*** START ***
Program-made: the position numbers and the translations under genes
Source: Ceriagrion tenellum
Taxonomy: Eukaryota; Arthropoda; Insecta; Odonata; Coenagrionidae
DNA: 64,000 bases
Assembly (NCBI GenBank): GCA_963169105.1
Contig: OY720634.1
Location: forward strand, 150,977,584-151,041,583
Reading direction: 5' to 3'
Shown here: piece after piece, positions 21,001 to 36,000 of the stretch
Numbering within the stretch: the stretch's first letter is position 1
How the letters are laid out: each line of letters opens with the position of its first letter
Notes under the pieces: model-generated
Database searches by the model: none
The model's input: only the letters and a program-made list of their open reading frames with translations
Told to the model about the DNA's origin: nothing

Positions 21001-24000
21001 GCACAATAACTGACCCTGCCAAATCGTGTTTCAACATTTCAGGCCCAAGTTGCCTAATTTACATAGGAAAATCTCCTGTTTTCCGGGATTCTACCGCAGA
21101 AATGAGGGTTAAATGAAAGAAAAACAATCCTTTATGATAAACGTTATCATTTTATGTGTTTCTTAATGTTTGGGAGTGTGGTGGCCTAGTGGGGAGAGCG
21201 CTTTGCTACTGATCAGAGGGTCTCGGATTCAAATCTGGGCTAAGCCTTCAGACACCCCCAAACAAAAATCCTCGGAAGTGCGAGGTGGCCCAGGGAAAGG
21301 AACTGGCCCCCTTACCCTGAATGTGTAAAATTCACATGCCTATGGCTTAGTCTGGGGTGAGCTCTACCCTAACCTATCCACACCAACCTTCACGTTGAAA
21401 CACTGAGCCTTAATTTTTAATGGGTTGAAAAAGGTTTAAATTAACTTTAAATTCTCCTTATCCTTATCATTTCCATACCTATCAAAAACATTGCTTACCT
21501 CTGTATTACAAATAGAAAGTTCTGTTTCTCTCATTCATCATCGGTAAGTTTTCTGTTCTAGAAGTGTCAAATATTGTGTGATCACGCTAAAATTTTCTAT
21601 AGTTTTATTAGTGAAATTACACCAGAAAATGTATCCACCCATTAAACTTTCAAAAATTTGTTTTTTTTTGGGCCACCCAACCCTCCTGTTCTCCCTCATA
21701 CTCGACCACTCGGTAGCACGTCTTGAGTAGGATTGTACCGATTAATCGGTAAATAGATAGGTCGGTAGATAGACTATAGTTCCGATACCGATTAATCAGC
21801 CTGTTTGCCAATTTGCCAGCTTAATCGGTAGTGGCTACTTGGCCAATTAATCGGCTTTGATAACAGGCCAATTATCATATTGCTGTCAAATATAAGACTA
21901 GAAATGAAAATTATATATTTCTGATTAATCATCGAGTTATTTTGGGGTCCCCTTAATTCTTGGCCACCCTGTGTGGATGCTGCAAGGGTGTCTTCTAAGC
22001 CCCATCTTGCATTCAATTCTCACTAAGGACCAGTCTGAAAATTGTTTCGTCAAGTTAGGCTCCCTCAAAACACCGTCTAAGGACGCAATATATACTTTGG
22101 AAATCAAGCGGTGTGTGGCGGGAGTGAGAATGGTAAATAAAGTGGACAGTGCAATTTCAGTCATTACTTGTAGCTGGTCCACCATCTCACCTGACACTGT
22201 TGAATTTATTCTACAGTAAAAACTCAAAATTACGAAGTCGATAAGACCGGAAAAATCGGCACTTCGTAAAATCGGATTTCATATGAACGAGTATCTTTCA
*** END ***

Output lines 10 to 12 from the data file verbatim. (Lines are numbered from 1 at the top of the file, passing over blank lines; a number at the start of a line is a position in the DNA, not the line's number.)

Numbering within the stretch: the stretch's first letter is position 1
How the letters are laid out: each line of letters opens with the position of its first letter
Notes under the pieces: model-generated